By the seaside

LookAtVietnam - Nha Trang is home to a number of fascinating cultural sites, proving that the city is more than a ‘beach destination’.

LookAtVietnam - Nha Trang is home to a number of fascinating cultural sites, proving that the city is more than a ‘beach destination’.

Nha Trang is undoubtedly one of Vietnam’s best known ‘beach destinations’. The vast majority of visitors come here to feel the warm sand in between their toes and the sea breeze blowing through their hair.

But as I tend to wilt in the sunshine, I always prefer to explore the local cultural sites during the day and hit the beach in the late afternoon.

And Nha Trang has plenty to offer by way of culture – this was once the centre of Champa civilization; in fact the name Nha Trang is thought to have been derived from the Cham word yakram, which means ‘bamboo river’.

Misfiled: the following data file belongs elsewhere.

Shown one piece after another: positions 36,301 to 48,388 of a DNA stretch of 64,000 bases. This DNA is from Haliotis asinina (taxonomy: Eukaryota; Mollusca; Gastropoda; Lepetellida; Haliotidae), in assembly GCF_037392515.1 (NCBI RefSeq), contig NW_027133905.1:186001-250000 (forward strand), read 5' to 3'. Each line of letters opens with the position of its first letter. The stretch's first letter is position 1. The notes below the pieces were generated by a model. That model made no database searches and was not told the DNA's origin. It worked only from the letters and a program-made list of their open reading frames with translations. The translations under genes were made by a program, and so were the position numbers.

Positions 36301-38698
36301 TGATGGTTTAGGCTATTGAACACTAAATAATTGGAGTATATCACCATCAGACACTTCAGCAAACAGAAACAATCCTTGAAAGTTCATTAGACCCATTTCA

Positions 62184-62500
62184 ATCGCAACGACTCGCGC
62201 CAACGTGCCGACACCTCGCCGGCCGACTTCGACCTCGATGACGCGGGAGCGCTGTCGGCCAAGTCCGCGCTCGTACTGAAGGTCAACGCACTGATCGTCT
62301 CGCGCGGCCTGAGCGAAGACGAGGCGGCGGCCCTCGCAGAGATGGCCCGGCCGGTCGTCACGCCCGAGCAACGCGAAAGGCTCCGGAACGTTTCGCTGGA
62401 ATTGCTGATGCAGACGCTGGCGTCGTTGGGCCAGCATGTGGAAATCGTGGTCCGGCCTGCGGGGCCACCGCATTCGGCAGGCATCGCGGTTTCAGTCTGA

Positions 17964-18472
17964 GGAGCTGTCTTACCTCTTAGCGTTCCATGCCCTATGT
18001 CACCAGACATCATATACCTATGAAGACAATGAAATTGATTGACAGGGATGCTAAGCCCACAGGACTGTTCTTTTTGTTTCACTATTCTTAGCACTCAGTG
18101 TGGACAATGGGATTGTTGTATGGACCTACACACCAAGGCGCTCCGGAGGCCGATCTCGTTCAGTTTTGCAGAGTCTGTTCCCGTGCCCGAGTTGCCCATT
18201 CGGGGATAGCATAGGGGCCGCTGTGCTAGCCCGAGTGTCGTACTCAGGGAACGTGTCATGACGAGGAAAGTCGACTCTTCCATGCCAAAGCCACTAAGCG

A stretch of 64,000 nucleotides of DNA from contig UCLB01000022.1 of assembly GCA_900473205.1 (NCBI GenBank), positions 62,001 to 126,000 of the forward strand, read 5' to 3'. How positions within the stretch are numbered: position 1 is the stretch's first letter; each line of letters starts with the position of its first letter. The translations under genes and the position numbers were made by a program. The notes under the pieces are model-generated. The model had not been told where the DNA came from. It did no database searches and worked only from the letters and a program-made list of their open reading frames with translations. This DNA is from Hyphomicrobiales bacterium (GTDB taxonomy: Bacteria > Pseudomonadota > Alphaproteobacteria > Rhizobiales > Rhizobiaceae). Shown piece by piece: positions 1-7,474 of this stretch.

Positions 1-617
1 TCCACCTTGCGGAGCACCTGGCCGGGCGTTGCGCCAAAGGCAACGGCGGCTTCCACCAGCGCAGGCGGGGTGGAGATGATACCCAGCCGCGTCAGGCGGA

The city is home to some of the best preserved Cham towers in Vietnam. Located on a granite knoll on the northern bank of the Cai river in Vinh Phuoc quarter, the Cham Towers of Po Nagar (The Lady of the City) were built between the 7th and 12th centuries.

Known as Thap Ba in Vietnamese, the site included eight towers, four of which remain, which were used for worship as early as the second century AD. Today, ethnic Cham, Chinese and Vietnamese Buddhists come to Po Nagar to pray and make offerings here, according to their respective traditions.

The original wooden structure was razed to the ground by an invading troop of Javanese in 744 AD but was replaced by a stone and brick temple in 784.